U.S. dollar drops after Fed statement

U.S. dollar drops after Fed statement

U.S. dollar drops after Fed statement

After the March meeting, Fed Chairman Jerome H. Powell said a number of policymakers had brought up USA trade policy in their discussions and that business leaders in their regions had said trade policy was "had become a concern going forward". In other words, two percent is not viewed as a ceiling for inflation. Theoretically, this should somewhat curtail capital outflows from emerging markets. This means that interest rates are likely to rise going ahead. While the Fed left interest rates unchanged on Wednesday, it is possibly set to raise them by a total of 75 basis points this year. The Institute for Supply Management (ISM) survey published on Tuesday showed USA factory activity slowed in April, but it highlighted shortages of skilled workers and rising costs, suggesting inflationary pressure is building.

The Fed noted that consumer prices rose 2 percent in March year-over-year.

However, another important reason for dollar strength, in past couple of days, is to do with subdued and somewhat weak economic data for the euro zone.

In the end, the Fed meeting was a "wait and see" moment. The dollar index slipped 0.1 per cent. External factors like demand for the Dollar is dictating the majority of swings in the global currency markets, explaining why the Dollar unexpectedly making a turnaround over the previous fortnight has resulted in the Rand moving back to levels not seen since December 2017.

Last week, government economists estimated that United States gross domestic product grew in the first quarter of 2018 at an annual rate of 2.3%. Likewise, the Japanese economy had enjoyed eight straight quarters of expansion, the longest such run since the 1980s. In the near term, the recent weak economic data readings in Europe could keep the pressure on the Euro and the GBP - with expectations of tighter monetary policy moderating. Again, the Easter effect is partly to blame, with services price inflation falling to just 1.0% year over year from 1.5% year over year in the previous month and against that background our medium term inflation outlook has not changed and we don't expect the central bank to scrap the intended exit from QE.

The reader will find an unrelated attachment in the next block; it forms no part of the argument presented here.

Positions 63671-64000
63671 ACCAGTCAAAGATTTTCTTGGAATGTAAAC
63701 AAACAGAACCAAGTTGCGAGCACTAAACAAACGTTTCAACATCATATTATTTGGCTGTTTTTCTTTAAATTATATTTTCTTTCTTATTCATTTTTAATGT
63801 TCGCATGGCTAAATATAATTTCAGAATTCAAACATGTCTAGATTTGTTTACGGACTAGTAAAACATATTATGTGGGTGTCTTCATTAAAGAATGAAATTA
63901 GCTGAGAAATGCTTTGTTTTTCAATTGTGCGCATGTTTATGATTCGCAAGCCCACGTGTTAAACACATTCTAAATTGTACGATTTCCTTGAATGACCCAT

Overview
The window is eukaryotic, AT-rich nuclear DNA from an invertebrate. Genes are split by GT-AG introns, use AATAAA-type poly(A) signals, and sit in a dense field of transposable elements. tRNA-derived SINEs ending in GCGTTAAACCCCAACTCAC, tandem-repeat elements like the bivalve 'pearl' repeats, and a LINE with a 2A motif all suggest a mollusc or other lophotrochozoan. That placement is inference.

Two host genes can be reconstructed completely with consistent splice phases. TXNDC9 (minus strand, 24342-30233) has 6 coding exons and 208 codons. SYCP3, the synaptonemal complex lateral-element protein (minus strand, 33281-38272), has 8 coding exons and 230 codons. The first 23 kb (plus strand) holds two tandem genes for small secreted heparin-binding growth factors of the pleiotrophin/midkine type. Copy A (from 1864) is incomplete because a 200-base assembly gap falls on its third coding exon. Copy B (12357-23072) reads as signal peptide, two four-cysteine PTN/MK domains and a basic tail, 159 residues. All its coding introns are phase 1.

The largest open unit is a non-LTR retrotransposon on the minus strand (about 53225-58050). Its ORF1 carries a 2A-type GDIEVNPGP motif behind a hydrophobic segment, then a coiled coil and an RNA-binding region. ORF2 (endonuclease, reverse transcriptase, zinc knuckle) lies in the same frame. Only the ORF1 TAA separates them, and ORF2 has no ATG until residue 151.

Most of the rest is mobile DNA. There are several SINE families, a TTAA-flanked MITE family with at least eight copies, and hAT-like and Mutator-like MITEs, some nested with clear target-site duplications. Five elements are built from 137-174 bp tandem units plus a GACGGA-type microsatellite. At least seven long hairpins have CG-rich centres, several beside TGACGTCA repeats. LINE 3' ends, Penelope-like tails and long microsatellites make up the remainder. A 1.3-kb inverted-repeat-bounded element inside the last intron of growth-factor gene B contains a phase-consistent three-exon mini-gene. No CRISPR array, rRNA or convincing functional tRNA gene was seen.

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For now, the Fed predicts rosier times ahead for the U.S. economy with more Americans likely to get jobs and possibly even higher pay as companies struggle to find and keep good workers. As rates rise, Americans feel it because their credit card rates also climb, as do the rate for mortgages, auto loans and small business loans.

"That indeed leaves the Fed as the only tightening game in town", Wall said. Similarly, the UK/U.S. yield gap widened this week to the most since 1984.

The U.S. dollar index decreased on Wednesday as investors were digesting the latest Federal Reserve statement. The Japanese Yen would also likely benefit if the trade talks between the USA and China did lead to a period of renewed uncertainty in the market.

That shift to unhedged buying, a dramatic move for bond investors, could lead to more dollar purchases, Lombard Odier's Ahmed said.

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